It has been a week since Abdul Hossen* opened his meat shop in Gurugram’s Sadar Bazar.
After pulling down the shutters on August 1, a day after the VHP rally in Haryana’s Nuh district, Mr. Hossen says he was thinking of reopening his shop over the weekend.
However, he adds, Sunday’s mahapanchayat by local Hindu community members in the city’s Tigra village, where calls were made to boycott Muslim-run businesses, came as a shocking reminder that “I could be their next target”.
“How is it that a group of people can organise such an event, where they abuse us, while the police and the government stay silent?” Mr. Hossen said.
He incurs a loss of ₹1,500 each day his shop remains shut.
Deputy Commissioner of Police (East) Nitish Aggarwal said that action is being taken against those disturbing law and order and patrolling has been intensified in the area.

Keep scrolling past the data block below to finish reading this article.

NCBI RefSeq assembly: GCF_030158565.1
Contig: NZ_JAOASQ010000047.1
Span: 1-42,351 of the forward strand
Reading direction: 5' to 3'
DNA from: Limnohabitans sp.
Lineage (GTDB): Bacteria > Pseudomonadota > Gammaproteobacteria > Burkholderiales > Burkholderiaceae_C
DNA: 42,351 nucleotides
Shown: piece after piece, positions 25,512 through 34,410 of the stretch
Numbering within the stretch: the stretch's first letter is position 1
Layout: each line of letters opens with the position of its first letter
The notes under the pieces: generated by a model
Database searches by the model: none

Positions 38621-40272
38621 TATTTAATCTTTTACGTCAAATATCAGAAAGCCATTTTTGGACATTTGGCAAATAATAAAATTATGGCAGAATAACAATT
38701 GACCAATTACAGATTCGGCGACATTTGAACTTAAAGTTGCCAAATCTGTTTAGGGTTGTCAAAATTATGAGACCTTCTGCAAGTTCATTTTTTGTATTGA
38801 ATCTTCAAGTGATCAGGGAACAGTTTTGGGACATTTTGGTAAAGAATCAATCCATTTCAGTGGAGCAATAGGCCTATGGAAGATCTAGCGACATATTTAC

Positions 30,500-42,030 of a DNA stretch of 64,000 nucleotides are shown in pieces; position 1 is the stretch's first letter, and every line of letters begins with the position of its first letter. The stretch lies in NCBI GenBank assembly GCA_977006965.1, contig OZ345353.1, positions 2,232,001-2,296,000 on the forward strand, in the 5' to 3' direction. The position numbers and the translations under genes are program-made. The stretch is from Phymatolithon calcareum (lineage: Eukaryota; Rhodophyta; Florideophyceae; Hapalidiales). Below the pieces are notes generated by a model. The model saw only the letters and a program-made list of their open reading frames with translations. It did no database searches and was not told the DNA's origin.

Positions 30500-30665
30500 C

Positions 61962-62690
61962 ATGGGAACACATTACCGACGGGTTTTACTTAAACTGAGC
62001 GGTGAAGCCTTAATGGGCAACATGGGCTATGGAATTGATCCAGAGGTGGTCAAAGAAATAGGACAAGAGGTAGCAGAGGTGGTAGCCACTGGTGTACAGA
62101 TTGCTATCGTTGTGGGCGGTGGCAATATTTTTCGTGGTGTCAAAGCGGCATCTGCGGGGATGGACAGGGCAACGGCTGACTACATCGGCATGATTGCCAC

“We have initiated several confidence-building measures to instil a sense of security among the residents,” Mr. Aggarwal added.
Another meat shop owner in Sadar Bazar’s Jakub Pura, Faraz Ahmad*, said, “As a result of the vilification of our community on television channels every day, our neighbours have stopped talking to us. How could a mahapanchayat be allowed to take place despite Section 144 [of the CrPC] being in force?” Mr. Ahmad said.
Imran*, a 24-year-old vegetable vendor who was getting ready to leave the busy marketplace for his home in Gurugram, said, “We barely make enough to sustain ourselves. Now, we are being told not to rent spaces or engage in any kind of business. We are migrant workers. If we are not allowed to earn a living, we won’t be able to survive.”
(*Names changed to protect identity)